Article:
FIG. 3 shows an assembly which we employed for measuring an apparent density of polyester powder; and,

FIG. 4 is a vertical cross-section of a preferred device which may be employed in the production of polyester powder having an apparent density of not greater than 0.3 g/ml.

We have found that mechanical comminution utilizing either a cutting action by a high speed cutter or an impact shock produced in a baffle impact mill is unsuitable for producing a polyester powder having an apparent density of not greater than 0.3 g/ml. With such comminution techniques chips of polyester, e.g., polyethylene terephthalate can be reduced to fairly fine powders having an average particles size of about 300 to 150 microns or less. We have found, however, that the apparent density of the powder so obtained is usually in the order of about 0.5 to 0.7 g/ml, and that typically it has roughened surfaces as seen from FIG. 1B. It has also been found that a satisfactory dispersibility of pigment cannot be achieved by mixing a pigment with the powder (B), unless the mixture is subsequently heat-treated under agitation at a temperature above the softening point of the powder.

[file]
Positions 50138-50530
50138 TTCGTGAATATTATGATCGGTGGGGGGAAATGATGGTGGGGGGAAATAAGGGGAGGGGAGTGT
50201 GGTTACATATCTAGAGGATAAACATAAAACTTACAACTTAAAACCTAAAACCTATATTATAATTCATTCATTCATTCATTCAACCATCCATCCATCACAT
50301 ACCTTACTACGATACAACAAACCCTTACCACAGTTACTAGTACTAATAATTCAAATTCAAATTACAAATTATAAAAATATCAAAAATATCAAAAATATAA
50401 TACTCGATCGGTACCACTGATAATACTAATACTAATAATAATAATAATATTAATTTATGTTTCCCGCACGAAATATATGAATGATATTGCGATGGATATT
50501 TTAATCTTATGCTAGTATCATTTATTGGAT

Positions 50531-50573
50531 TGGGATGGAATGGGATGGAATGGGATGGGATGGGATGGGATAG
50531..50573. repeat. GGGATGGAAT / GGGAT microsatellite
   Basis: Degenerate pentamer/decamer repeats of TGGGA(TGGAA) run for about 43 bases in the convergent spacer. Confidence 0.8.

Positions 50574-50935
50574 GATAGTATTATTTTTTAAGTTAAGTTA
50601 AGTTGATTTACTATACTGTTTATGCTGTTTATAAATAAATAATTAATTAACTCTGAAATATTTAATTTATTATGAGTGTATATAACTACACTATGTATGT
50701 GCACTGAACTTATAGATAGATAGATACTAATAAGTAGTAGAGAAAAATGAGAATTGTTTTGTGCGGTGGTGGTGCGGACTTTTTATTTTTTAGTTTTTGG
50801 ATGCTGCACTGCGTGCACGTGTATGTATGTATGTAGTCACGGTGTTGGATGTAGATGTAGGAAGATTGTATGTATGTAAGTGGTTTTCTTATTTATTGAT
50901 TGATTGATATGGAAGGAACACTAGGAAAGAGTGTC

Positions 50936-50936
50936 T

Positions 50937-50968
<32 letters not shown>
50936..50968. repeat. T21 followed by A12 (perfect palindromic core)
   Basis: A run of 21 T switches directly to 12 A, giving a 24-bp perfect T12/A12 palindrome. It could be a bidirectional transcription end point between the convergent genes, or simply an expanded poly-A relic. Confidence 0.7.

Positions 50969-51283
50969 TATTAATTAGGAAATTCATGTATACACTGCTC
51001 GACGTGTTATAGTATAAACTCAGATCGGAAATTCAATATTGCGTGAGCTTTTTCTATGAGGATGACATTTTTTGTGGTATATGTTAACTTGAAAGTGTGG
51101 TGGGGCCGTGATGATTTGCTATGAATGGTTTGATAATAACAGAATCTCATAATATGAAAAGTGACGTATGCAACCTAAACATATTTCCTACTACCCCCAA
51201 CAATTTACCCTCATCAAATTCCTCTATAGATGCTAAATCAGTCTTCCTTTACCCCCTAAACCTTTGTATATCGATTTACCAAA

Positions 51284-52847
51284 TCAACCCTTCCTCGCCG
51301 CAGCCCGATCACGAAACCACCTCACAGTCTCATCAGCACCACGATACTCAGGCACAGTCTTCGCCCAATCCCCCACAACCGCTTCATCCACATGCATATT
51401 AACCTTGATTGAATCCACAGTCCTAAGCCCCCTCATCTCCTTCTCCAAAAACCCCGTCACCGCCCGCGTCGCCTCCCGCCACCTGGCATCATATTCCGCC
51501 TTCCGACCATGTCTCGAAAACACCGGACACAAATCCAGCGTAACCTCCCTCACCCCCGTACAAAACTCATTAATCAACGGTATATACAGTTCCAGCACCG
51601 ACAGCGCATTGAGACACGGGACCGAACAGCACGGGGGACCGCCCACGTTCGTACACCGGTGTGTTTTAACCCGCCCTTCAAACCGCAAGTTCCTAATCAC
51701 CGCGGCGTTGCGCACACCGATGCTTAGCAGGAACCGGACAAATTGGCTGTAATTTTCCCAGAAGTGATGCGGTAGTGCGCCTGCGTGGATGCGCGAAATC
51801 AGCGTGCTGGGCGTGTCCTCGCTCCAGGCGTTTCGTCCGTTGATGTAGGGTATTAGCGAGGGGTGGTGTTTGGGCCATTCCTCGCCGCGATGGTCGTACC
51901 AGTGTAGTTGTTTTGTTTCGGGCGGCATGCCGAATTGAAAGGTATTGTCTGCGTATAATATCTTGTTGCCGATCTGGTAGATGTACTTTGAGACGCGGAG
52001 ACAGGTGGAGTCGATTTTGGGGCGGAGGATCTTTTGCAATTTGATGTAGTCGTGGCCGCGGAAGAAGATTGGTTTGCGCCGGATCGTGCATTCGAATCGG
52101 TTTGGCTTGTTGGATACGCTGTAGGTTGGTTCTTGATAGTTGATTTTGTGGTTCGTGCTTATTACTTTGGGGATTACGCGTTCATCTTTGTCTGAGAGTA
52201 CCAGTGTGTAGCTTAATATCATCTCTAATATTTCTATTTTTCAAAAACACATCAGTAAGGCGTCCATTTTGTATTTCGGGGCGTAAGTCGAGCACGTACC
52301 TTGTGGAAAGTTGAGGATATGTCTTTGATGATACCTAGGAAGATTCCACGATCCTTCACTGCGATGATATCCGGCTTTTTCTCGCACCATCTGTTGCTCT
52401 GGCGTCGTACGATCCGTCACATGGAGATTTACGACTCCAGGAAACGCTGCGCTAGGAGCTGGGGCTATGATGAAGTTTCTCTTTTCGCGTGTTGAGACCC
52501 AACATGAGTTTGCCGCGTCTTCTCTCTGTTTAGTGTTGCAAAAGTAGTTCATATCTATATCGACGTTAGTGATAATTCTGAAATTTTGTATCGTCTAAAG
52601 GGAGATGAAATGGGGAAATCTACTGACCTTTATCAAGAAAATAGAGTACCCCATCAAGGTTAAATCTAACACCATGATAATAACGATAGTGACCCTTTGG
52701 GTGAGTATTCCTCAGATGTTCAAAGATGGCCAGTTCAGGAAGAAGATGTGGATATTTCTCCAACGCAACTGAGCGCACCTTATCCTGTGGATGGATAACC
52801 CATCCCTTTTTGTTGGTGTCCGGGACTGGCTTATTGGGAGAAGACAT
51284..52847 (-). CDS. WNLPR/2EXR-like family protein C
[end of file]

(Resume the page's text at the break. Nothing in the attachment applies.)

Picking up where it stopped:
In accordance with another feature of the invention. a linear polyester in the form of powder having an apparent density of not greater than 0.3 g/ml is conveniently prepared by a process comprising abrasively scraping chips of the linear polyester. In practice, polyester chips may be passed through a space between two abrasive surfaces closely spaced and relatively moving in a direction perpendicular to the path of the chips thereby subjecting the chips to a shearing abrasive action of the surfaces. FIG. 4 illustrates a preferred device suitable for use in carrying out the abrasive scraping of polyester chips to produce polyester powder having an apparent density of not greater than 0.3 g/ml. Referring to FIG. 4, the device shown comprises an upper annular stationary abrasive member I and a lower generally orbicular abrasive member 2 which is rotatable around the axis and disposed coaxially with the upper member 1 and closely spaced apart therefrom to define an annular path for the chips between the lower surface of the upper member and the upper surface of the lower member. A central hole of the upper annular member provides an inlet port for chips. wherein a propeller 3 is provided mounted on the upper end of a shaft which is common to the lower member 2 and driven by a motor 4. Preferably, the annular space between the two abrasive members has decreasing depths of clearance radially outwardly, as shown in FIG. 4. The innermost depth of the clearance should be sufficient to permit chips to enter the annular space, while the outermost depth of the clearance is preferably about 0.05 mm or less. In use, chips are supplied to the inlet port and caused by the rotating propeller 3 to enter the annular space between the two abrasive members, and subjected to a shearing action of the abrasive members as they pass through the annular space to be abrasively worn or scraped at the outer surfaces of the chips.